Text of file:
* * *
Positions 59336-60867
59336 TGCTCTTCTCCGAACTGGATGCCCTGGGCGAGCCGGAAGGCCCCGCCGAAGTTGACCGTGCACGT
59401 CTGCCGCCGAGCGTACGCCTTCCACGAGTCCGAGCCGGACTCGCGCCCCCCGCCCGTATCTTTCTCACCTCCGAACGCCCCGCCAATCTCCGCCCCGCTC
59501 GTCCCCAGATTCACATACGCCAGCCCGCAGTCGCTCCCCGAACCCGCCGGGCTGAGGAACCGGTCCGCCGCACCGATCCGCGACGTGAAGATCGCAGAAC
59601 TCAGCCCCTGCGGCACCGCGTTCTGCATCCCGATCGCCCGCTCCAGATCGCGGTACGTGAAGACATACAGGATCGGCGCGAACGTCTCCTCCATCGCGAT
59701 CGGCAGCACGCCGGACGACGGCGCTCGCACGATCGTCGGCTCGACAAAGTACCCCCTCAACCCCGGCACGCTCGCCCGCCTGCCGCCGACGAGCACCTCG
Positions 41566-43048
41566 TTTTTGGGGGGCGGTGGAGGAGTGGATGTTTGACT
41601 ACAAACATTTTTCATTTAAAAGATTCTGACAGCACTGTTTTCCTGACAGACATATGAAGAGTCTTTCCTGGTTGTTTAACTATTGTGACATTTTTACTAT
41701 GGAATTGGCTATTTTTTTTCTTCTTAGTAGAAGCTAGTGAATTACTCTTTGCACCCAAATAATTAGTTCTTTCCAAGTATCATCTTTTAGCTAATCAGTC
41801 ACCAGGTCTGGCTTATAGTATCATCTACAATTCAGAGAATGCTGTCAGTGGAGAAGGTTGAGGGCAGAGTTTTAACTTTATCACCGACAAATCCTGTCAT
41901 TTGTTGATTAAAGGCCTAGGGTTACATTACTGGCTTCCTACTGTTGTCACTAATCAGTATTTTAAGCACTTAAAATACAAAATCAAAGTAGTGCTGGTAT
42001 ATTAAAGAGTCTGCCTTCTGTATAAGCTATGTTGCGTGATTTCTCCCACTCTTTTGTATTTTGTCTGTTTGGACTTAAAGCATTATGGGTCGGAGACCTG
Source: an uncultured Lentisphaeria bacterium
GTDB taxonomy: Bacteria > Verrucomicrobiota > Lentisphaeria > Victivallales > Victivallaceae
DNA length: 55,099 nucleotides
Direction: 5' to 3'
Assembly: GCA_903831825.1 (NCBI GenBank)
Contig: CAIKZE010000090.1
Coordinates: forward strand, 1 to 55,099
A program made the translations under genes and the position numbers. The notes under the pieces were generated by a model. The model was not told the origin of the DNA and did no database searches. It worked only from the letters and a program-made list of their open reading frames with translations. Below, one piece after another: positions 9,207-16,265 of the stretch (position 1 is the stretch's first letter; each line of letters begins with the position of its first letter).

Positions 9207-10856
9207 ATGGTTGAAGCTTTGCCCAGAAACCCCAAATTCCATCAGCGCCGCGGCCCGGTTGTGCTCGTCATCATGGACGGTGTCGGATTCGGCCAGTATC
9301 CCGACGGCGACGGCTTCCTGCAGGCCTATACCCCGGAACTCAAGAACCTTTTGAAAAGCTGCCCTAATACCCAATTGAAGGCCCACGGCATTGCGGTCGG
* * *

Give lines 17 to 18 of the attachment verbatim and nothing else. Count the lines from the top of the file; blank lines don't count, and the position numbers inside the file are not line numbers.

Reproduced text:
Direction: 5' to 3'
Assembly: GCA_903831825.1 (NCBI GenBank)